Each December, the governor of Washington has to release a proposed state budget. (Earlier there than in Oregon or Idaho, and probably a better schedule.) Those budgets have to work within expected state revenues. Usually, that's not much of an issue, even if the governor is proposing a tax increase. This year . . .
Governor Chris Gregoire's proposed budget (supplemental, for the latter part of the 09-11 biennium) reflects the $2.6 billion spread between the money available and the money which has been expected for spending, through huge cuts:
"Among the programs targeted for elimination are the state Basic Health Plan, which provides health care coverage to nearly 65,000 individuals ($160 million); Apple Health for children, which provides health care coverage to 16,000 low-income children ($11 million); and the General Assistance Unemployable program, which provides cash grants for 23,000 adults and medical services to nearly 17,000 adults ($188 million). In education, funding would be eliminated for 1,500 3-year-olds participating in the Early Childhood Education and Assistance Program; the kindergarten-through-4th grade staffing enhancement that reduces class size in the early grades; and levy equalization, which provides extra support to districts with a lower than average property tax base."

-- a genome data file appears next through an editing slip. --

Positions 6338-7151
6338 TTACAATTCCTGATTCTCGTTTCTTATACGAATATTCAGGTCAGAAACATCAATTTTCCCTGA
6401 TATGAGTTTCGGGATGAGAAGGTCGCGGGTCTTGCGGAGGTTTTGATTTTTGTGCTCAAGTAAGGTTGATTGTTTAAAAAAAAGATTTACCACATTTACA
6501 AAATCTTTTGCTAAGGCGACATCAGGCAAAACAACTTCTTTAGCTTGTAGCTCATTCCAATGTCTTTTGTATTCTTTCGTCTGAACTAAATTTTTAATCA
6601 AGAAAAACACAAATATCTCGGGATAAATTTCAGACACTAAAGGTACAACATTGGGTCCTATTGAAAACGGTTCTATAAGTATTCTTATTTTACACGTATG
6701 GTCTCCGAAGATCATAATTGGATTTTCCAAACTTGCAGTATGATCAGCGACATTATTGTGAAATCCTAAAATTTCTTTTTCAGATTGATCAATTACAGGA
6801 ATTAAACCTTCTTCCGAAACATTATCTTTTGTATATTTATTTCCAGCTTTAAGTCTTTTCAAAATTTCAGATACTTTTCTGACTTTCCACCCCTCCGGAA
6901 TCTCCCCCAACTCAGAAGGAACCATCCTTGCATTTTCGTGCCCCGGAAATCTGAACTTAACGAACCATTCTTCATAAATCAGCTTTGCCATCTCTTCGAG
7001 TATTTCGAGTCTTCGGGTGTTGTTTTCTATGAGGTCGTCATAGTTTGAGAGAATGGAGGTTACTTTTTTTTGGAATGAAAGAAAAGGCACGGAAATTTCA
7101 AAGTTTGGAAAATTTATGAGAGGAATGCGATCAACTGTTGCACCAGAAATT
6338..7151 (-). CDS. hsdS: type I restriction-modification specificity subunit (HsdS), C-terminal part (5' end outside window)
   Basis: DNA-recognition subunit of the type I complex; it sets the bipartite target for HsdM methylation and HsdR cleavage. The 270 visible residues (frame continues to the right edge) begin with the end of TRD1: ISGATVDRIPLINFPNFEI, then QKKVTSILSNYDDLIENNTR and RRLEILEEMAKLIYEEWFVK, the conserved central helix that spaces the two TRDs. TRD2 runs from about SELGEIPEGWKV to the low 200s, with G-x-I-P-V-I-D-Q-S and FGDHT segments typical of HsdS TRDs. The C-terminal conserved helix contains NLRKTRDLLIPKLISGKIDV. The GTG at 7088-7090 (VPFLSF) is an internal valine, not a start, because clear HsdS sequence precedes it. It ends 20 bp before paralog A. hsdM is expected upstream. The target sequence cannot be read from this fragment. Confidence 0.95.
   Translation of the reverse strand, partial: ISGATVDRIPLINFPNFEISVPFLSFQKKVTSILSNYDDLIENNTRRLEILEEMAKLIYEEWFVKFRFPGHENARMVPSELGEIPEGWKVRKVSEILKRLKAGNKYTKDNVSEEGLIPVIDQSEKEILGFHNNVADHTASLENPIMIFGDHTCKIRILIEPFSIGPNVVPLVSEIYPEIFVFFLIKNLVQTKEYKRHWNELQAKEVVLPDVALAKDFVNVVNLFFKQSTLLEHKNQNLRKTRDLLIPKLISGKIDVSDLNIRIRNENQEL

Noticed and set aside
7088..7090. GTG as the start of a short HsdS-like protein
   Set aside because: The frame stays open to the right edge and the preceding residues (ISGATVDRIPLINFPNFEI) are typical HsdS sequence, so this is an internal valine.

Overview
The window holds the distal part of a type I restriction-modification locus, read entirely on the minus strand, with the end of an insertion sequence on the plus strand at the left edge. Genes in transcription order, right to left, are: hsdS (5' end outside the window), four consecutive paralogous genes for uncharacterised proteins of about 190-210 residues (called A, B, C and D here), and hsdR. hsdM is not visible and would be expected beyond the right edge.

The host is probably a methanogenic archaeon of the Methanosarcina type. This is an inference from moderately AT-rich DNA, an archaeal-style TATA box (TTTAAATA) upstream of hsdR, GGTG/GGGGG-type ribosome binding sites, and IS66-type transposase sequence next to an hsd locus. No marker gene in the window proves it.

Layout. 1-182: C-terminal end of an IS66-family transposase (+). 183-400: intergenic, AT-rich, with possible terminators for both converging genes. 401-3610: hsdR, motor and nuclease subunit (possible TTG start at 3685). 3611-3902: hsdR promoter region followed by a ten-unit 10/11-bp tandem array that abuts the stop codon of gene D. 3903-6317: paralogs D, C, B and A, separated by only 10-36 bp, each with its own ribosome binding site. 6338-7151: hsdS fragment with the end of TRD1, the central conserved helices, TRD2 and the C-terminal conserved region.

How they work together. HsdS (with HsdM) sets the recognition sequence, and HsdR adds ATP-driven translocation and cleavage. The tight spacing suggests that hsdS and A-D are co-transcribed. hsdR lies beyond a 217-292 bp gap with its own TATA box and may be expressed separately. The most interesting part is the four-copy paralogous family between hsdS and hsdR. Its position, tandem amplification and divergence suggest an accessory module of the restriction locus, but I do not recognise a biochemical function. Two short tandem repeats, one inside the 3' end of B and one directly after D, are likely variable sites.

Gregoire is expected to propose tax increases of some sort, but the idea appears to be that she wants the effect of the cuts to start to sink into public consciousness first. That could change the feel of the either-or decision.
Peter Callaghan of the Tacoma News-Tribune writes today: "If that was the plan, it worked. Within 90 minutes of the press conference I’d already heard from the Friends of Basic Health Care Coalition, the Washington State Budget and Policy Center, the Washington State Hospital Association, the state nurses union, AARP and University of Washington President Mark Emmert."
The battle is on.